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Saturday, 13 November 2010

God: a Reality, a Fantasy, or an Unknown?

If you’re easily offended by religious ideas that fail to match your own, please don’t read on. But, if you have an open and enquiring mind, you might like to share your thoughts and comment on what I intend to explore here.
Raised as a Christian, I passed through atheism, induced by my mother’s death in a road accident when I was 16, to my current state of agnosticism. The agnostic stance, as with most religious viewpoints, has several manifestations. My own is quite simple:

I believe that IF there is a God, that being or power is certainly not in any way a personal deity and can have no gender. I believe such an entity is likely to be too complex and ineffable to be even remotely comprehensible to humanity.

As a result of this philosophical stance, I see ALL definitions of God as inadequate and sometimes downright insulting to this power. However, because I have no emotional bond to the idea – it’s an academic consideration rather than a sentimental desire to have unanswerable questions easily answered – I feel no personal concern at such insults. I do, however, find sympathy with some of Richard Dawkins’ ideas, especially regarding the indoctrination of children in Faith schools.

If we are brought up, steeped in any religious tradition, these ideas are so deeply ingrained into our consciousness that not only are they difficult to counter in later life, but they exist as a subconscious set of rules for our later beliefs and behaviours. Language itself is difficult to use without, in the case of Christian countries, Biblical references; the same applies in Muslim countries with the Qur’an. No doubt there are similar ties in other languages with Hinduism and Buddhism, though the latter is a little less aggressive than most religions. If children are taught a certain dogma as fact, then they are less likely to view opposing ideas with sympathy and, in some cases, are likely to view such opposition as hostile. We educate our children in a specific religious belief at the expense of their intellectual and spiritual freedom. That this is done by the religious groups primarily as a way of perpetuating and increasing their particular viewpoint, is undeniable, though they will all deny it, of course.

It strikes me that most religious doctrine (by which I mean the dogma; the insistence that their version of events is the only one, the right one) is so clearly based in factually questionable ideas as to be transparently doubtful. However, most adherents, disciples and converts to the various faiths are so desperate to be seen as members of their particular club or tribe that they willingly paper over the obvious cracks. Often, the arguments brought to bear in defence of their particular stance are so far-fetched as to be risible when subjected to rational analysis. Religion is the only area of human life where a belief in something which cannot be proven is considered a positive quality. There’s as much evidence for the existence of fairies, a flat Earth or a Moon made of green cheese, as there is for the existence of the type of God described by most religions. (This, of course, is only the case if you remove from consideration as evidence the religious books – Bible, Qur’an, Torah, etc, - since history proves that these were clearly written by men and have nothing whatsoever to do with any higher power) Yet believers in the other fantasies listed are pilloried and ridiculed, whilst believers in the faiths are praised, especially by others of the same persuasion. Faith in things intangible encourages our children to believe myths, mistruths, rumours and lies, instead of promoting questioning everything around them and fostering the search for evidence. Do we really want to steep our children in dubious myths, which have long since been discredited, and thus perpetuate divisions caused by loyalty to organisations that exist primarily as power bases for those with a personal need for authority and control over others?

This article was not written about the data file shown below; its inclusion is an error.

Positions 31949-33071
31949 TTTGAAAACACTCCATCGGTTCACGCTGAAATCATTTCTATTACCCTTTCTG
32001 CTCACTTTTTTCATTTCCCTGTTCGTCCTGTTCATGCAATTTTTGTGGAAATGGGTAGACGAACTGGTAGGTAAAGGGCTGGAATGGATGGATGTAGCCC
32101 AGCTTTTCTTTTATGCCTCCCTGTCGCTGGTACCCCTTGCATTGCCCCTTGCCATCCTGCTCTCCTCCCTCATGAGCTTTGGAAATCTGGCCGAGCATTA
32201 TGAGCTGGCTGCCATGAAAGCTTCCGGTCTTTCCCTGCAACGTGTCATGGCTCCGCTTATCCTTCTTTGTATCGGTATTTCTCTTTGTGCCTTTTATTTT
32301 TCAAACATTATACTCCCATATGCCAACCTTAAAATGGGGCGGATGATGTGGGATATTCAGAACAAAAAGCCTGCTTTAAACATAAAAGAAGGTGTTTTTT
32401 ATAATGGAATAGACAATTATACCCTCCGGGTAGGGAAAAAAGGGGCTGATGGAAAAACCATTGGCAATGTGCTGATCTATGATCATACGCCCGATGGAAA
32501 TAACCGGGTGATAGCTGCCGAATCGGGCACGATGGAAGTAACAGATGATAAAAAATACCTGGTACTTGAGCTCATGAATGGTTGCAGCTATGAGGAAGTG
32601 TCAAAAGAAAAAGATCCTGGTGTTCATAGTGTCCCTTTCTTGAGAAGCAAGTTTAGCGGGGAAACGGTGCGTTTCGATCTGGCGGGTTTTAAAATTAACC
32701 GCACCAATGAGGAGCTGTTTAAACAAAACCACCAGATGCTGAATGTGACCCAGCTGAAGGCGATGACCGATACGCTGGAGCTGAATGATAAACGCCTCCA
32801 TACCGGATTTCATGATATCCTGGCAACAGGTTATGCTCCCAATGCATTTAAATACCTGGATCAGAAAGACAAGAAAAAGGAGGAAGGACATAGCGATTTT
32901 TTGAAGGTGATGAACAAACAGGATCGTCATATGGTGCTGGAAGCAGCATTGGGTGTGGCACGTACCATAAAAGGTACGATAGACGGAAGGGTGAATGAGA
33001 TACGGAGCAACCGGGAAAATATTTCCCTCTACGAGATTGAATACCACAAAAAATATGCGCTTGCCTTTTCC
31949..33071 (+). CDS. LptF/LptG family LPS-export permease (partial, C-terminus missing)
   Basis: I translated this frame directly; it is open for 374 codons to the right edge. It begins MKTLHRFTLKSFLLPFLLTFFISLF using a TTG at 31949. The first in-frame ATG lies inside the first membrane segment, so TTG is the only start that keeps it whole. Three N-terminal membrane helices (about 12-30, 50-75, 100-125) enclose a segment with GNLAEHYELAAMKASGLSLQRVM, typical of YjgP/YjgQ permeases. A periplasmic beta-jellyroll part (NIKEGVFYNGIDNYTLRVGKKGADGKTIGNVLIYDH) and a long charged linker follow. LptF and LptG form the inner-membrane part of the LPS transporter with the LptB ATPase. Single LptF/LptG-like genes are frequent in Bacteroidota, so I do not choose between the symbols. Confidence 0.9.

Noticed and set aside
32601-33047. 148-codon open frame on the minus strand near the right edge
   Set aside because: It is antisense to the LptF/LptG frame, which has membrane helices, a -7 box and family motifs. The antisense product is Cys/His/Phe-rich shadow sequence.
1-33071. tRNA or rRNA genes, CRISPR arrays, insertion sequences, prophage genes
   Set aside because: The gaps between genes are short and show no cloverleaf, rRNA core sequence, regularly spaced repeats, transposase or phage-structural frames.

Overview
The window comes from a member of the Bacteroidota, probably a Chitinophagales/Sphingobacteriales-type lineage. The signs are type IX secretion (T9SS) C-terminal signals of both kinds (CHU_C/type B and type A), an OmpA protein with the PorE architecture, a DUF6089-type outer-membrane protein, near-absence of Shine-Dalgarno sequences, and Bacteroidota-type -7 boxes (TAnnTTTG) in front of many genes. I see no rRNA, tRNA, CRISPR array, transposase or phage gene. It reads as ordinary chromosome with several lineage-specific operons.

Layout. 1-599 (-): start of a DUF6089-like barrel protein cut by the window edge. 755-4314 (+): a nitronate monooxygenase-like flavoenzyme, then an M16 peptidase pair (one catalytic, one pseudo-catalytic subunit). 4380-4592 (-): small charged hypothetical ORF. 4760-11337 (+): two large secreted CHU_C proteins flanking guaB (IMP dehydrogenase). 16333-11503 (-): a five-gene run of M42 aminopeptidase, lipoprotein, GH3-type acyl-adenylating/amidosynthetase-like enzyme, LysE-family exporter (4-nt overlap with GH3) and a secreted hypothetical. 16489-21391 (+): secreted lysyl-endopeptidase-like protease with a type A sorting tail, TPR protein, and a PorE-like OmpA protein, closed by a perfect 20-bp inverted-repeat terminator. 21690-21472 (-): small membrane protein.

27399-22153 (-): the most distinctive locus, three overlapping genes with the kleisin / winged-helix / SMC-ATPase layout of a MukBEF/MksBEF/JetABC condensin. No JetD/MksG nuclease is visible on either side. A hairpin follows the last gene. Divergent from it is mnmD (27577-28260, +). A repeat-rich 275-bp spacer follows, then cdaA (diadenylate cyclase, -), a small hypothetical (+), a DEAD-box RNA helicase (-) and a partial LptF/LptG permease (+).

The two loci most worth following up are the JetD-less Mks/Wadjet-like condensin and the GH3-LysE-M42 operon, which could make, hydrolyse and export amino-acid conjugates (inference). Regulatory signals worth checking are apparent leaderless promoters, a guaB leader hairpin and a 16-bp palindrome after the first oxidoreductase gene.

So, no doubt having enraged members of all major faiths, I invite all and sundry to comment, refute, agree or question. BUT I’ll delete any comments that are simply insulting or deliberately offensive, whatever side of the argument they support.   

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